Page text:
Dig deep as you ask yourself “why?” questions about what you have been doing.
3. Consider Possible Consequences If You Continue Emotional Affair
A helpful way of convincing yourself to solve a problem is to consider the possible outcome. What will happen if you continue to have contact with the person and let your marriage fade away?
A divorce, with all of its attendant financial and emotional complications, could result. Your children might lose stability in their lives. If you're having an emotional affair with someone who is also married, your actions could end that marriage.
Your affair partner may only be interested in the current status quo and not want to expand the relationship should you become single.
In many cases, the emotional affair does not represent a relationship that can be positive or sustainable in the long term. After examining the likely end game for your behavior, use those negative consequences as motivation for ending an emotional affair.
4. Make a Plan for Keeping Yourself Honest
Despite rational reasons that make ending the affair the best choice, your emotional needs may tempt you to continue.
You may need to admit to your spouse what is going on. Although uncomfortable, informing your spouse could force you to stop turning to someone else.
Decide whether to privately tell your spouse about the affair or suggest marriage counseling and reveal the affair during your counseling sessions.
Telling a spouse about an emotional affair may not be the right choice in all cases. A spouse who has no idea may be so hurt by the news that your marriage never recovers.
If you fear that outcome, then you will need to be firm with yourself. After ending the relationship, you'll need to delete the person's phone number and sever other forms of contact too.
5. Directly End the Relationship
You must speak to your emotional affair partner and say that it is over. No more meetings, calls, or texts can occur.
State clearly that the relationship has become inappropriate and that you want to focus on your marriage.
Let them know why the relationship has to end:
- You want to go into marriage counseling with your spouse, or
- You plan on telling your partner exactly what's been going on, or
- Your spouse already knows, and you want to try to repair the relationship.
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6. Be Ready to Refuse Requests for More Contact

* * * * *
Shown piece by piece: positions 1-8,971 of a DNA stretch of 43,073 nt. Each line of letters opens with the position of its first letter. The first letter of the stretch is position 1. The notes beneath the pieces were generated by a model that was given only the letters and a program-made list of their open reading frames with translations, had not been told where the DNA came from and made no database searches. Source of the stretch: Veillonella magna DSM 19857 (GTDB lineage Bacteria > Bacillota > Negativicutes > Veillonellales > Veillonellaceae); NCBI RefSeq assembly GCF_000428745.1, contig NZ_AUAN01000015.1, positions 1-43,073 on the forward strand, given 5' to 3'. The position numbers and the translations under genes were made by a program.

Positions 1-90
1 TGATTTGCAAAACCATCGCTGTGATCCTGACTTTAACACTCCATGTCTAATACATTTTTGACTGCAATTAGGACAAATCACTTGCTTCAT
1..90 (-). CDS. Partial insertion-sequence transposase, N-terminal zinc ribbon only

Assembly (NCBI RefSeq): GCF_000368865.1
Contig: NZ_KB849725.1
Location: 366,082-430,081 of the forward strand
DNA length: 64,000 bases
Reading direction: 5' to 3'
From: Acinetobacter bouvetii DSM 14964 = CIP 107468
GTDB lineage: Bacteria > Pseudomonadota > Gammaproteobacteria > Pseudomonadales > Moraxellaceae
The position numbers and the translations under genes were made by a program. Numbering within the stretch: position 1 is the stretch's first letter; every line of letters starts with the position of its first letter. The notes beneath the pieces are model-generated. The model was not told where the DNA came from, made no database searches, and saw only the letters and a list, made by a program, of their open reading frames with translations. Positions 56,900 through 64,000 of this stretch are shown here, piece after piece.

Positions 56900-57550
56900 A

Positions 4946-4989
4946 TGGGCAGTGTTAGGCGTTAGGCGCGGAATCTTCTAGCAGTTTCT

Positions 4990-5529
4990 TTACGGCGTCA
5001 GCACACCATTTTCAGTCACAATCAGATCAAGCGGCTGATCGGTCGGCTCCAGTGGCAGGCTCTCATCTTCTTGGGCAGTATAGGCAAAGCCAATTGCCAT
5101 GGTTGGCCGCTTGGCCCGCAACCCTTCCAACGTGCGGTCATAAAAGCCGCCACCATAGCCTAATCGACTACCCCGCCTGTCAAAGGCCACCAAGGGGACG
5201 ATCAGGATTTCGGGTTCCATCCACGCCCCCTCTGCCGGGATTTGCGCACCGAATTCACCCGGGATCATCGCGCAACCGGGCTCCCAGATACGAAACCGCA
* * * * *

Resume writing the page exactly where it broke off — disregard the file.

Sometimes the other person will try to revive the relationship. Even weeks or months might pass before he or she offers an invitation to talk or meet, but you need to prepare yourself to refuse contact.
Do not reply to any calls, emails, or messages. If you see each other in real life, keep conversations short, and say “No” to all suggestions that you get together.
Extreme action like blocking a number or moving to a new neighborhood might be necessary.
7. Accept That You Will Feel Loss
You really liked this person and his or her absence from your life stings. You may even feel heartbroken. Like any breakup, the pain will fade as your life moves in a new direction.
Allow yourself to grieve the loss of this friend whose company you enjoyed so much. It hurts to lose someone you've bonded with. Be honest with yourself about what you feel for them. But don't let that overrule your decision to end the affair.
Give yourself time to heal and use this time to examine your emotional issues.
You can't simply go back to what your life was before the emotional affair. You needed something, and the affair supplied it. You need to identify those needs and find a better way to meet them.
Otherwise, you're more than likely to start another one.
8. Take Some Time for Yourself
Self-reflection can help you make peace with your feelings of guilt and remember why you committed yourself to your significant other in the first place.
You could take a solo vacation to visit a relative or just spend more time at home. However you go about it, remember to place value on giving yourself time to resolve your inner turmoil.
9. Examine and Address Your Emotional Issues
Conversations with a therapist can help you understand your motivations and feelings. You may have emotional damage from childhood or previous relationships that leave you unable to trust those closest to you.